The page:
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Friday , September , 21 2018

Housing and Homelessness Advice and Information

Please contact us at the earliest opportunity if you are at risk of losing your accommodation so that we can give you appropriate advice and assistance to try and prevent this from occurring. if you or someone you know requires advice and assistance in relation to their housing situation you can contact our services directly by using this link https://hpa2.org/refer/CARL.

For anyone that is homeless tonight or experiencing a housing emergency they need to come in and see an officer at the Civic Centre. We operate a drop in service Monday to Friday from 10am-12pm / 1pm-3.30pm. Out of hours please contact the appropriate telephone number detailed below. 

If you are aware of someone who is rough sleeping please contact us immediately to report this by any of the channels listed or via Streetlink https://www.streetlink.org.uk/

Service Telephone
Housing and Homelessness advice (during office hours only) 01228 817428
Emergency homelessness advice (out of hours - single women and families) 01228 817386
 Emergency homelessness advice (out of hours - single males)  01228 817373

Other useful contacts

Benefit Advice   01228 817400
Cumbria Law Centre   01228 515129
Citizens Advice Bureau (Advice Line)   03444 111444
Citizens Advice Bureau (Admin Line)   03300 563037
Shelter, Kendal   0844 5151945
Shelterline   0808 8004444

 

  Further Information on Homelessness - FAQ

Harrassment & Illegal Eviction

Existing Private Tenancy

Carlisle City Council believes that everyone has a right to good standard accommodation and work alongside Private Sector Landlords to ensure that satisfactory standards of living accommodation are achieved throughout the Councils area. Property inspections undertaken and advice offered by the Council will coincide with current housing legislation, to safeguard the Health and Safety of the occupants in a dwelling.

As a Private Tenant you have rights and responsibilities:-

Rights

  • To be allowed to live peacefully in your home.
  • Not to be forced to leave your home without the correct notice

Responsibilities

  • To abide by the terms and conditions of the tenancy agreement

If you want to leave your home, you should give at least 4 weeks notice in writing to your landlord. If you want to leave before the end of the agreed term, your landlord can insist that you pay rent until the end of the fixed term. You should give as much notice as possible to avoid problems getting back any deposit you may have paid to your landlord.

Your landlord does have a legal right to access your home to carry out inspections or repairs as long as he gives you reasonable notice, (at least 24 hours), unless it is an emergency.

Your landlord can ask you to leave at any time after the six months, providing any fixed term you agreed when you move in has ended. He must give you two months notice in writing that he wants you to leave.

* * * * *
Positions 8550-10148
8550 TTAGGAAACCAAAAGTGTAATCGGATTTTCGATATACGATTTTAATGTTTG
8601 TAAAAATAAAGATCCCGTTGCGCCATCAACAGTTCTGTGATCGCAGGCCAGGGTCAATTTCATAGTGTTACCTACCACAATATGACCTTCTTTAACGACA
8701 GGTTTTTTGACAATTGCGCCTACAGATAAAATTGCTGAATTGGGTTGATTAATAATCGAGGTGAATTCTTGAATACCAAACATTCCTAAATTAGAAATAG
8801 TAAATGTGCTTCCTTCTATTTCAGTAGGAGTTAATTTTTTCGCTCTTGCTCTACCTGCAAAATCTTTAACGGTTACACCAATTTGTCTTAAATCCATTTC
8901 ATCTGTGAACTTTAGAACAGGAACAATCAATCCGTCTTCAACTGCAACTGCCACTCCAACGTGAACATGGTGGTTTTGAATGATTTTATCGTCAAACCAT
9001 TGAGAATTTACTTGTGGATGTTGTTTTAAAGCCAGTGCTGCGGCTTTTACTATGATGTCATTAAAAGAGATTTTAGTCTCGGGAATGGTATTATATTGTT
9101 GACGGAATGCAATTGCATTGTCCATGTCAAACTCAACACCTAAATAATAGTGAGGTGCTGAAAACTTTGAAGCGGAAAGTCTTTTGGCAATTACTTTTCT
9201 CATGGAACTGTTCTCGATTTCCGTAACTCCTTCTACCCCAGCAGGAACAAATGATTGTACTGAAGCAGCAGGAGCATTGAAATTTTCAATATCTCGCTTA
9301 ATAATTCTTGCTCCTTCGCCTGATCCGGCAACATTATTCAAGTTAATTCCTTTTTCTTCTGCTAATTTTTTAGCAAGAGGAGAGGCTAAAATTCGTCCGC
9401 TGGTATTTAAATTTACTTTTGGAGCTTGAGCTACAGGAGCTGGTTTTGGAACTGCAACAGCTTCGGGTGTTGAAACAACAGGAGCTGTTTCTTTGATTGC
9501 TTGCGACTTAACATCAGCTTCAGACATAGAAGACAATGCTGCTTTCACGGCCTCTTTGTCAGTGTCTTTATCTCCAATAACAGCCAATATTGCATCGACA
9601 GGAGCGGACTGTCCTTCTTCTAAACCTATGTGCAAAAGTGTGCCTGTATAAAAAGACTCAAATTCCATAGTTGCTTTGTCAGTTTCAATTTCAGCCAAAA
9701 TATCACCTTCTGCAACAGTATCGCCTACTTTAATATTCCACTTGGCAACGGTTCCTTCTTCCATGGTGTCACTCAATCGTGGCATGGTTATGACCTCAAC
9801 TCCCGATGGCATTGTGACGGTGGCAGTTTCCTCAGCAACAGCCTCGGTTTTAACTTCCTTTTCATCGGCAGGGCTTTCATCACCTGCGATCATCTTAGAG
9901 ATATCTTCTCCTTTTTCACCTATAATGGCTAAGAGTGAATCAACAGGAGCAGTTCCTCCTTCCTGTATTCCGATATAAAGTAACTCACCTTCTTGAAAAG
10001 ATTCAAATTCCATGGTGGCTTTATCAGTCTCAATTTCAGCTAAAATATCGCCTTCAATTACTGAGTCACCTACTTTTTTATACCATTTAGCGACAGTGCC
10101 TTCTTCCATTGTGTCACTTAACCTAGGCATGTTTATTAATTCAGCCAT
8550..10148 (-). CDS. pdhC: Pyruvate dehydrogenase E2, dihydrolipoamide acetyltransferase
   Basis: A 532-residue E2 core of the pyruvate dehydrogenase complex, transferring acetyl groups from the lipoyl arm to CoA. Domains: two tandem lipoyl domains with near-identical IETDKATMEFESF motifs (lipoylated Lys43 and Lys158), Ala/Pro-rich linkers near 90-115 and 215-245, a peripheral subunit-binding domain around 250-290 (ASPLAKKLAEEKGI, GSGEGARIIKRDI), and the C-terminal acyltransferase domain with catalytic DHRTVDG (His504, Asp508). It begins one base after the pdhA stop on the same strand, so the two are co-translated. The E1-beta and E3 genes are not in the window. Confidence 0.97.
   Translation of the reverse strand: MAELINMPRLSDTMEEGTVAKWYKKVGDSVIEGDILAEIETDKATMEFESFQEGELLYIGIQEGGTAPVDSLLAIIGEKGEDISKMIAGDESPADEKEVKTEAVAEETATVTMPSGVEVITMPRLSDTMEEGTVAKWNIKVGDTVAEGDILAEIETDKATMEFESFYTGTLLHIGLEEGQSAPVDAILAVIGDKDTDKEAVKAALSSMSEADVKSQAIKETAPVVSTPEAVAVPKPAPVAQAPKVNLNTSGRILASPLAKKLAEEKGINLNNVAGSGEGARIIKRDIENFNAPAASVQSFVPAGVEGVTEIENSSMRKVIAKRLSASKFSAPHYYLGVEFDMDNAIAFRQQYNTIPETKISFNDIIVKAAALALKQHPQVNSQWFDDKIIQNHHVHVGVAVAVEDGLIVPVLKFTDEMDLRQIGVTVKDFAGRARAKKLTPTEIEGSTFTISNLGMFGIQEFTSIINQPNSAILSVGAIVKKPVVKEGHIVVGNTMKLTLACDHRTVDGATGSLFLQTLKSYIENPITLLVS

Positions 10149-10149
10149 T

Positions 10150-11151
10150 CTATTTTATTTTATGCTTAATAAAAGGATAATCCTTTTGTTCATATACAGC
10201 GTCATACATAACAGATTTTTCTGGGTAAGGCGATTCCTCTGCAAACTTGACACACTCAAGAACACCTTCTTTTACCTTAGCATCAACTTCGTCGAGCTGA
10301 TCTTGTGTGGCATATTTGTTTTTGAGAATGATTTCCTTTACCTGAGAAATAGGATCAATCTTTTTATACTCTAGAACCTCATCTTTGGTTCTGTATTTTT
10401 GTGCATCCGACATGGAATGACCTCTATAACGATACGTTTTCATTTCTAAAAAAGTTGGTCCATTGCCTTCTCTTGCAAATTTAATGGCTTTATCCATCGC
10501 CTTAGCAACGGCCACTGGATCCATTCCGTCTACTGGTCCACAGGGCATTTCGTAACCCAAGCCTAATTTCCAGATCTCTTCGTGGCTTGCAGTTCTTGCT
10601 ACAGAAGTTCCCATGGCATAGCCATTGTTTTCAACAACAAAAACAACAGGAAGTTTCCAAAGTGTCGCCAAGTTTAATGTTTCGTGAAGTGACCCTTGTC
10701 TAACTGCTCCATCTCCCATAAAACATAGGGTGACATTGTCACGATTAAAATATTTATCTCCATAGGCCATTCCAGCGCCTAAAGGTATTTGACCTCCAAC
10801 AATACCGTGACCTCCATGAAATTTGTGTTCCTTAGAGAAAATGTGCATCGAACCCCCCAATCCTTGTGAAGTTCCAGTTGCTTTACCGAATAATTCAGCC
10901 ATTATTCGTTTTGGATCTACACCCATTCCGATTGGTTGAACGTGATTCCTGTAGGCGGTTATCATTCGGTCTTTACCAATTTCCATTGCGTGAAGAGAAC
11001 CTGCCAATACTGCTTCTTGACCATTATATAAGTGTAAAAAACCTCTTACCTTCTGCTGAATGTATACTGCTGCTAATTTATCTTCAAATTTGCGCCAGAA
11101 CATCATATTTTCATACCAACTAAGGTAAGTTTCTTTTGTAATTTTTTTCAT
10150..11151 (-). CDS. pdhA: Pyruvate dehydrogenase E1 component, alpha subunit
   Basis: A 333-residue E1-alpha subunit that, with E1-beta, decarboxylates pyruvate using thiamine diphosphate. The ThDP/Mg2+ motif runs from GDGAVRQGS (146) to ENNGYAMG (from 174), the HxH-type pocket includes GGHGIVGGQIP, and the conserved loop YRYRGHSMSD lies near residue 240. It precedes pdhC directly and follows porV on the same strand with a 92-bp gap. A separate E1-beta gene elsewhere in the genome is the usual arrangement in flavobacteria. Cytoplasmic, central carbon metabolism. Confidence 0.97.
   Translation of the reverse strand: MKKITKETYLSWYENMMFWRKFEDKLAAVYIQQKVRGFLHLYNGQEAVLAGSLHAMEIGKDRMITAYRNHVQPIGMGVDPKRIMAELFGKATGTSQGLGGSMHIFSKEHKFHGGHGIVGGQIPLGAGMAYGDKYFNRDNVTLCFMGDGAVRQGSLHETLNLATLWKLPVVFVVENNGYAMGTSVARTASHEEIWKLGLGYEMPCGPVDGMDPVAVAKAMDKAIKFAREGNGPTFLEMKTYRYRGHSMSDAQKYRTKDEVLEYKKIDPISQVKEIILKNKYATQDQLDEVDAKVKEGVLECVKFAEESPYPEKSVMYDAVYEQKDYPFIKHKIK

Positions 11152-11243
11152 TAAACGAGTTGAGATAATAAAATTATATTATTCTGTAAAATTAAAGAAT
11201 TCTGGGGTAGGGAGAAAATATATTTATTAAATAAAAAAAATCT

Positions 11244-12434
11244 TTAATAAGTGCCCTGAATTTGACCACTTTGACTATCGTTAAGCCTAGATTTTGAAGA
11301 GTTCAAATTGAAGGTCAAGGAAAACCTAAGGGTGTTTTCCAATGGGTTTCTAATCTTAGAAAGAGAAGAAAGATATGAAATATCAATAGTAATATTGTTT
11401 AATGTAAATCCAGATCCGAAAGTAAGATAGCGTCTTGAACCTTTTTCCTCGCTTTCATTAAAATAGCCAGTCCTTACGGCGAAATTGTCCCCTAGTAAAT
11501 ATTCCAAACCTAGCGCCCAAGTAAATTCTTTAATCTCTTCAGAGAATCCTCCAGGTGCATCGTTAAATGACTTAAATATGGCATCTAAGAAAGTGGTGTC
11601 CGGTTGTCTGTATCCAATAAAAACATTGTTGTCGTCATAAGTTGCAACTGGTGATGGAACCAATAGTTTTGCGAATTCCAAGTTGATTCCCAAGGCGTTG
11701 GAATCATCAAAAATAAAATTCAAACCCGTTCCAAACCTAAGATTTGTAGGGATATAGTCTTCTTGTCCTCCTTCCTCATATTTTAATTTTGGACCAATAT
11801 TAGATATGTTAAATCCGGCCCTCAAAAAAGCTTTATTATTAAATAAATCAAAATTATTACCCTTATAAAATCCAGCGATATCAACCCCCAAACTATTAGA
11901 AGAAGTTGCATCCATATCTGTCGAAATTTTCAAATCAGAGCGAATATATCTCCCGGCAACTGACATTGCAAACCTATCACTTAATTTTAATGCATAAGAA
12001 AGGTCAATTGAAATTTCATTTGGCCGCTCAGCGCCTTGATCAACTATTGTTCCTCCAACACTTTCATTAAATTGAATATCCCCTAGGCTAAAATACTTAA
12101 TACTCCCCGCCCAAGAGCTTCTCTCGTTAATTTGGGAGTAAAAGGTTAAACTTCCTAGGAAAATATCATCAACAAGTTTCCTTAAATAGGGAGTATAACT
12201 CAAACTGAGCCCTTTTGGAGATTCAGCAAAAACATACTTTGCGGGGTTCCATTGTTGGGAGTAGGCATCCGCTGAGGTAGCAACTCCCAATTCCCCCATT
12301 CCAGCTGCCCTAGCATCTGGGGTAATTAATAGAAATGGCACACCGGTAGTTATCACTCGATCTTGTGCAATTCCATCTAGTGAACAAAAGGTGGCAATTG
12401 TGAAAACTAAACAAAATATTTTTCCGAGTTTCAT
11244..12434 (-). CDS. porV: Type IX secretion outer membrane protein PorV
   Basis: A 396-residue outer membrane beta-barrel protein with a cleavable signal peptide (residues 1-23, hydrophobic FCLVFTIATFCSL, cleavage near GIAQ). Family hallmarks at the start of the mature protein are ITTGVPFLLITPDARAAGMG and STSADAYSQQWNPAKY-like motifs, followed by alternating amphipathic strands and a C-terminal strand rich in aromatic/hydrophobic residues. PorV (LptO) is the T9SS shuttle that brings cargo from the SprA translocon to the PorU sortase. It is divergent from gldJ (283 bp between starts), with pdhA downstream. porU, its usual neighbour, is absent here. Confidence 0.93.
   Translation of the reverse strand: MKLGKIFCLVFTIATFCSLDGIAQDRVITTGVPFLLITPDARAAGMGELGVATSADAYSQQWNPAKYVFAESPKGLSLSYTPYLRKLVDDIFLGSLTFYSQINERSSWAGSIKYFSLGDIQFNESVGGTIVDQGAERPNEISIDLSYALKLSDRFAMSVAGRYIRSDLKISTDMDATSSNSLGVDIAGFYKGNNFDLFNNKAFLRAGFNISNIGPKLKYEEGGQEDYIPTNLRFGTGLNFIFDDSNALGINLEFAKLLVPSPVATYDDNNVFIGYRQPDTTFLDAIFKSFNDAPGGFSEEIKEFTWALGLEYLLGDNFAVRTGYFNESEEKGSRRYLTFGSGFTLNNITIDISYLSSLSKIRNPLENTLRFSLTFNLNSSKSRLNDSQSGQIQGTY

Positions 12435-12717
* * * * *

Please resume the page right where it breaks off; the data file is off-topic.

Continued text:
Your landlord can apply to the County Court for a Court Order ending the tenancy at any time for certain reasons laid down in law. These include rent arrears, anti-social behaviour and damage to the property.

Your landlord cannot evict you without a possession order from the County Court. If you have problems with your landlords trying to force you out of your home, please contact the Housing Advice Team at the Council.

Harassment & Illegal Eviction

The majority of Landlords provide decent accommodation, have a good relationship with their tenants and are law abiding, however, if you find yourself in a situation where a landlord behaves unreasonably you should seek advice immediately.

It is unlawful for your landlord to make you leave your premises by putting pressure on you, or by locking you out. If your landlord does this to you, then contact Carlisle City Councils Housing Advisor, the Community Law Centre or the Citizens Advice Bureau immediately. If it is the evening or weekend and none of these services are available, contact your solicitor or telephone the police.

Quick court action by a solicitor can get you back in and get the landlord to stop harassing you.

Harassment can take many forms, from threats or acts of violence, to more subtle means by telephone calls or visits late at night, or builder's works started but not finished.

The Council can, and does prosecute landlords for harassment, and/or unlawful eviction, but has no means of reinstating a tenant to the premises.

The law says:- If your landlord is harassing you in order to get you to leave your accommodation, or preventing you from doing something you have a right to do, and he/she has reasonable cause to believe (i.e. should know) that the harassment is likely to get you to leave your accommodation, then your landlord is committing an offence.

Always keep a record of each incident, with dates and times and if necessary, photographs of unfinished works or disrepair.

Advice Agencies

  • Citizens Advice Bureau : 01228 - 633900
  • Community Law Centre: 01228 - 515129

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